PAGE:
When North Korea invaded South Korea in 1950, Tribble was called back into service.
This time he went to Fort Hood, Texas, for refresher training and then rode a train to Camp Stoneman, Calif. From there he was bound once more for Yokohama, Japan.
“From there, we boarded ship for Inchon, Korea. We went down rope ladders with full packs on our backs and an M1 rifle on those choppy seas, and I was scared to death,” he recalled. “We landed in Inchon and went to Seoul, Korea. I was reassigned from being a military policeman to being a maintenance engineer in the 3rd TMRS (Transportation Military Railway Service) Railroad.
“North Korea pushed on further southward, and we had to evacuate. There were four of us who stayed together the whole time as a crew, a major and three non-coms. We evacuated by rail. The railcars had hundreds of refugees riding on top of them. We moved south and set up headquarters in Taegu, South Korea.
“There I was. The four of us worked as troubleshooters to keep the railroad lines open, keeping water supplied for the old steam engines. We hauled wounded from the front. We hauled body bags with bodies and ammunition to keep the troops supplied. We cleaned out tunnels, cleared out wrecks,” said Tribble, who helped to clean up four train wrecks.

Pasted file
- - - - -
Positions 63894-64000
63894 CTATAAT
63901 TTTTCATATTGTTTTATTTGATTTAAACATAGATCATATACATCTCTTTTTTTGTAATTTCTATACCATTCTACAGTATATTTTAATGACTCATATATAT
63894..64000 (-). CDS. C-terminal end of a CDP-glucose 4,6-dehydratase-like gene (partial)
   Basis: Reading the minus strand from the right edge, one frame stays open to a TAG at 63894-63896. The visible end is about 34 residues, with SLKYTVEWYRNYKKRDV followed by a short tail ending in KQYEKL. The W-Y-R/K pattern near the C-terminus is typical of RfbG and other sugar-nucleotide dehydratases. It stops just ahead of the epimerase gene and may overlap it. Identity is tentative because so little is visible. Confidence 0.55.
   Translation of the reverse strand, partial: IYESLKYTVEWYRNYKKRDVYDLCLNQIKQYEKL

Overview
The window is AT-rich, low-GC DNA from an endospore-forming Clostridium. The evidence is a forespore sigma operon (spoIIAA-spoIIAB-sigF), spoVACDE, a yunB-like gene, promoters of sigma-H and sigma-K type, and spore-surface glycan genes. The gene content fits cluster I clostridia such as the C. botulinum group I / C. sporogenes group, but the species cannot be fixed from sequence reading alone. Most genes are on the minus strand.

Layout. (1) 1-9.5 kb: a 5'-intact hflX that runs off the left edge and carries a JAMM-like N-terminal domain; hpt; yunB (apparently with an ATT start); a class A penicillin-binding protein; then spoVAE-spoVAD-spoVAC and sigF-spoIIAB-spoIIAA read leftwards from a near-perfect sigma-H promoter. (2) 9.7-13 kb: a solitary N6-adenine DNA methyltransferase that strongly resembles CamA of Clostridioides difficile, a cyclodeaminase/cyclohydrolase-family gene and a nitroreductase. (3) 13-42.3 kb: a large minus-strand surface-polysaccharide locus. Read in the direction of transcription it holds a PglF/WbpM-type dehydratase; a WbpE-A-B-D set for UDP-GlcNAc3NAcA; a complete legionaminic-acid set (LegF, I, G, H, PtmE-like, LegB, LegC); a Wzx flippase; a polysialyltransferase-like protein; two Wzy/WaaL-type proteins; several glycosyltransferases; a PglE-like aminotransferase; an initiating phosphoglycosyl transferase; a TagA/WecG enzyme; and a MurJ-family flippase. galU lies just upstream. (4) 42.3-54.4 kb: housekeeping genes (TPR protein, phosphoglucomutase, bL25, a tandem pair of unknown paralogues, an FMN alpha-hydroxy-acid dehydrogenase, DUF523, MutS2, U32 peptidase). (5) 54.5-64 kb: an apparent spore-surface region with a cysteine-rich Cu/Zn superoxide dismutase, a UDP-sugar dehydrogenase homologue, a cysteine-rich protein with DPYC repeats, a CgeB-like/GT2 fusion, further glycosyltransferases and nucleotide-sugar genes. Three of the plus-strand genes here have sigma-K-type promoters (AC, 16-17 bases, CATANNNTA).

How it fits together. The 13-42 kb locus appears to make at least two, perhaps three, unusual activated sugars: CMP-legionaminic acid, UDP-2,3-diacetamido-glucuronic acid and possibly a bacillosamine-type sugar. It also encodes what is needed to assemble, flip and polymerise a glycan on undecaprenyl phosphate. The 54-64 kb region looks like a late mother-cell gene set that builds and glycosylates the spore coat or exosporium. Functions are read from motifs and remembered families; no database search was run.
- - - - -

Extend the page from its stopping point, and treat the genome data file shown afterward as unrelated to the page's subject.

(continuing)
For his efforts, he received a Soldier’s Medal, which is given to those who distinguish themselves by heroism not involving actual conflict with an enemy.
A clipping he keeps with the medal states that it was “awarded to Cpl. William F. Tribble of Lebanon for his action in helping to move about 75 cars of vitally needed supplies out of the danger area near an exploding ammunition train at Chechon, Korea, Feb. 11, 1951. Cpl. Tribble, member of a railway operating battalion ‘repeatedly risked his life, despite the explosions and flying debris, to voluntarily approach the burning train, loaded with the various types of explosives.’ ”
Tribble, who has two sons and two stepchildren, later worked for 20 years in Florida in the citrus industry and in factories, spent a few years in North Carolina and then returned to Lebanon and worked in Nashville on the B-1 project at Textron for five years.
Now living a quiet life and widowed since 2016, he said, “I could tell you more tales, one after another, but that’s enough.
“I’ve had heart surgery, back surgery and have diabetes. The V.A. takes care of me. I’m still kicking,” said Tribble, a true Tennessee volunteer.
Tennessee Maneuvers Experience